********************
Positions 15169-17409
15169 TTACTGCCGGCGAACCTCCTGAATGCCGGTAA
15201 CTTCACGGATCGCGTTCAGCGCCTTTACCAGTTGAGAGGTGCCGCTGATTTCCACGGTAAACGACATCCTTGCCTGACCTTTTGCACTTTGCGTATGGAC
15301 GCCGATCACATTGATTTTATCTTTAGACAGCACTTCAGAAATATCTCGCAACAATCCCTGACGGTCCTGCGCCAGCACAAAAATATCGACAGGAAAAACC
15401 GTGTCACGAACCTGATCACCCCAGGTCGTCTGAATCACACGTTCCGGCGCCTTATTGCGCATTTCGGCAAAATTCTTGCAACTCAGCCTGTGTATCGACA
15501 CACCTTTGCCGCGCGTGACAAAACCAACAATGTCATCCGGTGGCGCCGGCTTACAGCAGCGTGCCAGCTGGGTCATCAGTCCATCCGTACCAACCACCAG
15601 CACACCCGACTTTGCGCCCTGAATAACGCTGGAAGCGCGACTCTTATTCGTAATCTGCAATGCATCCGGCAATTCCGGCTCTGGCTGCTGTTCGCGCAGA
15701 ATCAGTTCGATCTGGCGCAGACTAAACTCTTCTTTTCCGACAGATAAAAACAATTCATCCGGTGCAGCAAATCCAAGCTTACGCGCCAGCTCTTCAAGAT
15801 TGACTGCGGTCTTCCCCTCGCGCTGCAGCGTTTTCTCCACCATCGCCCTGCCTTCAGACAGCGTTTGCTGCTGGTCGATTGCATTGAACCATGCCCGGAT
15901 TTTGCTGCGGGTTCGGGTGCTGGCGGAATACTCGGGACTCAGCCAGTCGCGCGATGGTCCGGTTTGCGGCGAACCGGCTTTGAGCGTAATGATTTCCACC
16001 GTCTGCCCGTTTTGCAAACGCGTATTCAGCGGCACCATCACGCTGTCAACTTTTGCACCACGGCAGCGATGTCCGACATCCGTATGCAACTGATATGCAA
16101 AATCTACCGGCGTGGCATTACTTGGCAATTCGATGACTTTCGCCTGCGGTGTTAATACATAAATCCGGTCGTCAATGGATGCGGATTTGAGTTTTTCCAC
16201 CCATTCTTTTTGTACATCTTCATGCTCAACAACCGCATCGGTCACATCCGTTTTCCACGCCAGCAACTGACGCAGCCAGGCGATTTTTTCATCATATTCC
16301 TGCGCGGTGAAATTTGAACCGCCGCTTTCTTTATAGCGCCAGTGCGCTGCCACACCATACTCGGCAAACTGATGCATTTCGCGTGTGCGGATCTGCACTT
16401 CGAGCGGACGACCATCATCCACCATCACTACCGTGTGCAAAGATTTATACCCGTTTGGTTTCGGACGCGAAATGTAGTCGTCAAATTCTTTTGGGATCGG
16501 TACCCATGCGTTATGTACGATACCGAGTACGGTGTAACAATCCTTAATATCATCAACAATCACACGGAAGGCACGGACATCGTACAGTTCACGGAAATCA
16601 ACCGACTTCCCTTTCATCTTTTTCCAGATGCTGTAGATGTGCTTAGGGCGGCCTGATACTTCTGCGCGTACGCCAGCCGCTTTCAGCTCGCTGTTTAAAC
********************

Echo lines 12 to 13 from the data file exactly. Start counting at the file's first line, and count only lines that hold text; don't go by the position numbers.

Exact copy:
16101 AATCTACCGGCGTGGCATTACTTGGCAATTCGATGACTTTCGCCTGCGGTGTTAATACATAAATCCGGTCGTCAATGGATGCGGATTTGAGTTTTTCCAC
16201 CCATTCTTTTTGTACATCTTCATGCTCAACAACCGCATCGGTCACATCCGTTTTCCACGCCAGCAACTGACGCAGCCAGGCGATTTTTTCATCATATTCC